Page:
TVA Gets an Earful at Senate Hearing

Late last week, the head of a Senate committee blasted the Tennessee Valley Authority (TVA) for its failures related to last month’s <"">fly ash spill in Kingston, TN.  Barbara Boxer, D-Calif., head of the Senate Committee on Environment and Public Works, charged the TVA with trying to dispose coal wastes in the cheapest possible manner at the expense of the environment.

The Tennessee fly ash spill occurred  around 1:00 a.m. on December 22 after  a wall holding back 80 acres of sludge from the TVA’s Kingston Fossil Plant in Roane County, Tennessee broke.  Though the exact cause of the accident was not known, it was thought that six inches of rain over the previous 10 days and overnight temperatures in the teens contributed to the dam breach.

The TVA said that at least 300 acres of land had been coated by the sludge, making it  larger than the 1989 Exxon Valdez spill in Alaska. The authority now says that  5.4 million cubic yards of potentially toxic fly ash was released from a retention pond. According to the Knoxville News, that’s triple the estimate of  1.7 million cubic yards the TVA first released. The fly ash spill damaged  15 homes. All the residents were  evacuated, but at least three homes were deemed uninhabitable.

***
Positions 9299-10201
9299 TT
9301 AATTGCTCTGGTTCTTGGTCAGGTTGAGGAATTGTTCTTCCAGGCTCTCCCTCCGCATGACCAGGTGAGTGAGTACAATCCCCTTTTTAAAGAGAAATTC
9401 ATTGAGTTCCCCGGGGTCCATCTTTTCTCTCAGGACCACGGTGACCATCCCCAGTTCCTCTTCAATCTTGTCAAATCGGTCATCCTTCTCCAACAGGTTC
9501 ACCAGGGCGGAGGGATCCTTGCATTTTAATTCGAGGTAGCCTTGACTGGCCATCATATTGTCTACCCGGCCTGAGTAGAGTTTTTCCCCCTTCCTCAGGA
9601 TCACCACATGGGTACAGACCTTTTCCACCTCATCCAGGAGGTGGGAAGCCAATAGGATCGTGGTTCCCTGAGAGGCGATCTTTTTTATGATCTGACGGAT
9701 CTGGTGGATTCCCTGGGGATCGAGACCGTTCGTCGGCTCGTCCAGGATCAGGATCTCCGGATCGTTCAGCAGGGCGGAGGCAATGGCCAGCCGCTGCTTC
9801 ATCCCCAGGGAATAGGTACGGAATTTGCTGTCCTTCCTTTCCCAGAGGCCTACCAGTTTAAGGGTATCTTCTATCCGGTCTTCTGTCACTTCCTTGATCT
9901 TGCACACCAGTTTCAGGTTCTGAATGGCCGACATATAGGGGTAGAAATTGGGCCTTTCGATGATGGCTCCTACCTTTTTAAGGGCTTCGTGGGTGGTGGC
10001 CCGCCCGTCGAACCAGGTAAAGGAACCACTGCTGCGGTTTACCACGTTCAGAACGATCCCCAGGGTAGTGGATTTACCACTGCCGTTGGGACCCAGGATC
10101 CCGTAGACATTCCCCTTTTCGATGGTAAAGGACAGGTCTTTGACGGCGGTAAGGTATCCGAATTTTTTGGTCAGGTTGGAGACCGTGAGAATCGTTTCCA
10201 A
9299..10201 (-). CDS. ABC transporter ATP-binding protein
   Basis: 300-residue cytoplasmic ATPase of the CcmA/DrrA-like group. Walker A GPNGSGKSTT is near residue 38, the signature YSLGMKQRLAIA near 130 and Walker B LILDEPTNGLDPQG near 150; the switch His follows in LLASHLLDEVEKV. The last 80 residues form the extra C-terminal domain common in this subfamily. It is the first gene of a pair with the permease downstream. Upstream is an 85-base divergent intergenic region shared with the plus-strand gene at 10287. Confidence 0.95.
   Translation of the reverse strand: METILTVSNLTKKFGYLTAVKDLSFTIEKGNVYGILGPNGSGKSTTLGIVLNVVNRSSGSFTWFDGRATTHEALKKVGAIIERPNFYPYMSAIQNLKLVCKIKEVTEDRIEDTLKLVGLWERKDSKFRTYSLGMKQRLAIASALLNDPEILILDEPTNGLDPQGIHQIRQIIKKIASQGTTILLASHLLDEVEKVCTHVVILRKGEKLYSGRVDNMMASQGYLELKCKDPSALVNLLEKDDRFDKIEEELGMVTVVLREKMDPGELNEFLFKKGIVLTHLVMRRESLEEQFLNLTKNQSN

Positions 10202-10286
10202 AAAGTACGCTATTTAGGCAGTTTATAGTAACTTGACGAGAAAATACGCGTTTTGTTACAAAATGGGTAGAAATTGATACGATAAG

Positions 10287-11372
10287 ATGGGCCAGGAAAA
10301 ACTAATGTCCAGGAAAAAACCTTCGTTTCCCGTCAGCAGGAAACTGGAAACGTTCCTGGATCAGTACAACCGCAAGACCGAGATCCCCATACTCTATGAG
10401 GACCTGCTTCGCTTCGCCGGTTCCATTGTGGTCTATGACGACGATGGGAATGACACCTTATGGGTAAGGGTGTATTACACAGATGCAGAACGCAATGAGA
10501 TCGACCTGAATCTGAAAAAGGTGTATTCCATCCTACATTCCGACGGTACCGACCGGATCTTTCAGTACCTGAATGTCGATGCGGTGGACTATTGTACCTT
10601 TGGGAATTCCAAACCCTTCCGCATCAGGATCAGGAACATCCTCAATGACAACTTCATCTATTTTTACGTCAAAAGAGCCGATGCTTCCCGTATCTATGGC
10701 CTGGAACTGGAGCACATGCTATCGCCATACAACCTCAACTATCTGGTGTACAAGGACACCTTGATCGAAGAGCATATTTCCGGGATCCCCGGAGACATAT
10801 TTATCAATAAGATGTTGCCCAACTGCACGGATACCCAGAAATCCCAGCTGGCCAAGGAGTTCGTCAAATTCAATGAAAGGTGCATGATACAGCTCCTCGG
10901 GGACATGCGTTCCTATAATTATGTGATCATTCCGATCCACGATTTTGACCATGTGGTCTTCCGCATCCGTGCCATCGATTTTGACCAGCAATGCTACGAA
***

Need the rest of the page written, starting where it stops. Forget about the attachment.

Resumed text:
According to the Associated Press, at last Thursday’s hearing, Sen. Boxer questioned why the TVA decided in 2006 against a $25 million plan to replace a leaking ash pond with a dry ash disposal process.  “The cost of that $25 million is going to seem like pennies compared to what it is going to cost to clean this mess up,” Sen. Boxer told TVA officials. “You didn’t pick the right fix.”

TVA CEO Tom Kilgore tried to reassure Boxer and other members of the panel that it will not use the same ash disposal method in Kingston once the spill is cleaned up.

Boxer also took issue with the TVA’s assertion that the sludge spilled from  the Kingston retention pond posed no threat to public health, the Associated Press said.  She said  higher levels of arsenic, beryllium, cadmium, chromium and lead in the Emory River after the spill prove the sludge “isn’t a harmless mud.”

According to the Associated Press, Boxer said she would work with the incoming Presidential administration to regulate coal ash through the Environmental Protection Administration (EPA).  Right now, the EPA doesn’t regulate the waste because it isn’t considered a hazard.  But coal ash can contain heavy metals and other toxins, as the TVA spill proved.  The EPA has been studying the issue for 28 years, and regulation has largely been up to the states.  Sadly, as the TVA spill illustrates, states often aren’t up to the job.

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